Updated: Feb 8
There is evidence that individuals recovering from COVID19 infection are at higher risk of stroke. A stroke will occur whenever blood supply to the brain tissues is disrupted either by blockage of an artery or rupturing of an artery within the brain. Depending on the areas of the brain affected, the symptoms of stroke may vary. Typical symptoms include sudden weakness or numbness affecting one side of the human body, difficulty in speaking, loss of vision, and loss of bodily balance.
How COVID infection increases the risk of stroke in an individual?
Individuals who have SARS-CoV-2 may develop abnormal blood clotting as an inflammatory response to the virus. This increases the risk of blood clot formation. If a blood clot blocks an artery to the brain, it causes a stroke. Blockage in the flow of blood may result in various complications that include:
Cardiac arrest: This usually occurs whenever any clot of blood blocks the blood flow to the heart.
Stroke: Stroke occurs whenever clotted blood causes blockage of blood flow to the brain tissues.
Transient ischemic attack or mini-stroke: This will take place whenever there is a temporary blockage of blood flow to the brain cells.
Critical ischemia of limb: This condition will occur whenever any clot causes blocking of vascular supply to a limb.
Pulmonary embolism: This condition occurs whenever any clot causes blocking of blood flow to the lungs.
What are the symptoms of a stroke?
As per the Center for Disease Control and Prevention//CDC, the major signs along with symptoms of stroke which are of sudden onset are:
Numbness and/or weakness in the face, arms, or leg most specifically on one half of the human body.
Presence of confusion, difficulty in speech, or understanding of speech pattern.
Difficulty in visualizing from either one or both of the eyes accompanied with dizziness, loss in balance, or coordination between different parts of the body.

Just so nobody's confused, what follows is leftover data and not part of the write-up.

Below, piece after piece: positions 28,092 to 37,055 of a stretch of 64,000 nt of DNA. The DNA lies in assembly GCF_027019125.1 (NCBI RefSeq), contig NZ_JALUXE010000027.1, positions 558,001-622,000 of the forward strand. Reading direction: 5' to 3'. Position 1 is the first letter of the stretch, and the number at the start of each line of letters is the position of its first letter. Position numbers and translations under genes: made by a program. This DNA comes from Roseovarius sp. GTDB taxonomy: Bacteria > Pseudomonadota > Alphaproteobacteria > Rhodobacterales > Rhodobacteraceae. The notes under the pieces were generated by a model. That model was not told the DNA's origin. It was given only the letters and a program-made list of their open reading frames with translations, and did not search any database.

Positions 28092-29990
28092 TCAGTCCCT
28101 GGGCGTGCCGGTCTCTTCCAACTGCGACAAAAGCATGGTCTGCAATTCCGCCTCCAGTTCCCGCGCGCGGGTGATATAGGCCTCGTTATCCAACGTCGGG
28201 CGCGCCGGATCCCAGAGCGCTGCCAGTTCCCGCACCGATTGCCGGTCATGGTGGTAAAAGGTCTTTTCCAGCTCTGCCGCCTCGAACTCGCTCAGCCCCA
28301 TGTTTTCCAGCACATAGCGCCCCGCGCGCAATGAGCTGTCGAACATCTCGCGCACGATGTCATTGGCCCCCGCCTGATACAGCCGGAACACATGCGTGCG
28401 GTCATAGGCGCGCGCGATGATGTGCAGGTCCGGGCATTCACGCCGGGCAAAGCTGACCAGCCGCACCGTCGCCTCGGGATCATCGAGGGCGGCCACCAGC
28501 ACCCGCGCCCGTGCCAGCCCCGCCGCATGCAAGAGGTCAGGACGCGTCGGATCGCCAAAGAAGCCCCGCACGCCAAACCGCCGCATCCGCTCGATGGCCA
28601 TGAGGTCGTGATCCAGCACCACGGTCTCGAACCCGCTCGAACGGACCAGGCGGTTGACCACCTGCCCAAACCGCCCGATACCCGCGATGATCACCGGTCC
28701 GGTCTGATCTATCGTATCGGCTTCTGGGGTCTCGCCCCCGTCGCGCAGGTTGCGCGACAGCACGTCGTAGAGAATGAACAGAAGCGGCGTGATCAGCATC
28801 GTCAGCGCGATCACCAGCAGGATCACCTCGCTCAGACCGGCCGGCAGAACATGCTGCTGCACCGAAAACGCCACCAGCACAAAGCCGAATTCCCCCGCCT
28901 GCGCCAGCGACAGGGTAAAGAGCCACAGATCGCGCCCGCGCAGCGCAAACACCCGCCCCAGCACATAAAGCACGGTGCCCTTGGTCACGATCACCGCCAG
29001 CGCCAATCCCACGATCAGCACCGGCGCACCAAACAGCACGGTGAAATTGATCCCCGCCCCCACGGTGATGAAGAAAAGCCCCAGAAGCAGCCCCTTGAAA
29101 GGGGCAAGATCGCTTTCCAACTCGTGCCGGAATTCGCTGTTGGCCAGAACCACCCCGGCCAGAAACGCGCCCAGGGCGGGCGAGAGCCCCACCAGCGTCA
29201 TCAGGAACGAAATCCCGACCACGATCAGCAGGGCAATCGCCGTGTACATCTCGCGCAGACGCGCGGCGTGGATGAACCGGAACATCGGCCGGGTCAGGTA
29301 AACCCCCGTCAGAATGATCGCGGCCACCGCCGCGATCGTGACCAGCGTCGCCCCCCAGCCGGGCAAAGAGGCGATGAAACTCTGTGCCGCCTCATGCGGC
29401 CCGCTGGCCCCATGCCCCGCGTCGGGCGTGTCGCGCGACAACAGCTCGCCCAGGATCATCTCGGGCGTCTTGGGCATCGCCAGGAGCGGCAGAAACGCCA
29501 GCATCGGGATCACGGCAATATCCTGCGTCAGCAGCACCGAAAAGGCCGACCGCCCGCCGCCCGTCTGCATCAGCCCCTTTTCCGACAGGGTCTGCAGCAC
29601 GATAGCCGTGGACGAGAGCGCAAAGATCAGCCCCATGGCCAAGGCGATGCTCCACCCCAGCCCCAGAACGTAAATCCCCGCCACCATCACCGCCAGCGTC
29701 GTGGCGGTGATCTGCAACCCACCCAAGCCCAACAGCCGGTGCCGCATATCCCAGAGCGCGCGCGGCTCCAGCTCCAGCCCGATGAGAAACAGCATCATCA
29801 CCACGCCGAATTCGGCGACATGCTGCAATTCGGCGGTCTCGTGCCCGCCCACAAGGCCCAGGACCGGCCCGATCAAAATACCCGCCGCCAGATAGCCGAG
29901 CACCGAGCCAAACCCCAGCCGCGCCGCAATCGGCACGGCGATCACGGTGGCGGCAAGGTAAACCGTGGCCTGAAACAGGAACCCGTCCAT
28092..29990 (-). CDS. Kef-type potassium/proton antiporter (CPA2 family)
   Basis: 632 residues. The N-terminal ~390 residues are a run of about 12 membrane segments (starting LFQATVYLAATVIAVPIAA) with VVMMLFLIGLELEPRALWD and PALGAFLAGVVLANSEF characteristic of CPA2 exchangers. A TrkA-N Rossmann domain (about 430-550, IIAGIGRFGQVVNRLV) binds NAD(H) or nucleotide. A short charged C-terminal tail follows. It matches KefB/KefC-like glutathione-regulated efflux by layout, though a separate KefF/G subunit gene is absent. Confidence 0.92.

Severe onset of headache.
One must use the acronym “F.A.S.T." to identify the symptoms of stroke so that it becomes easy for any individual to call emergency health services if someone needs them.
F – Facial drooping: One must identify if one half of the face is undergoing drooping or whether there is numbness? One can check this by asking an individual to smile.
A – Arm weakening: Is any particular arm feeling weakness or numbness? One must instruct the affected person to together raise both of his or her arms. One must look for any downwards drifting movement of any single arm.
S – Speech impairment: For this, one must check for any slurring in speech. One must-see if a person is unable to speak or is it difficult to understand what they are speaking? A simple test is to enquire a particular individual for repeating any simplified form of the sentence, for example, "The sea is vast.” If the person is unable to repeat the words in the sentence, then one must get alert for an episode of stroke.
T – Time for calling emergency services: If a person is showing any of the above-mentioned symptoms, one must immediately contact emergency health care services. Also, one must note symptoms, it becomes necessary to call an emergency physician or health care team that can provide appropriate treatment and patient management.
What are the risk factors for stroke?
Any person may suffer from a stroke regardless of age. Although chances of having stroke undergo an increase with few risk factors. While a few of the risk factors may be modified or can be managed, there are a few risk factors that cannot be changed.
Following are the risk factors that may be altered, treated, or can be managed medically: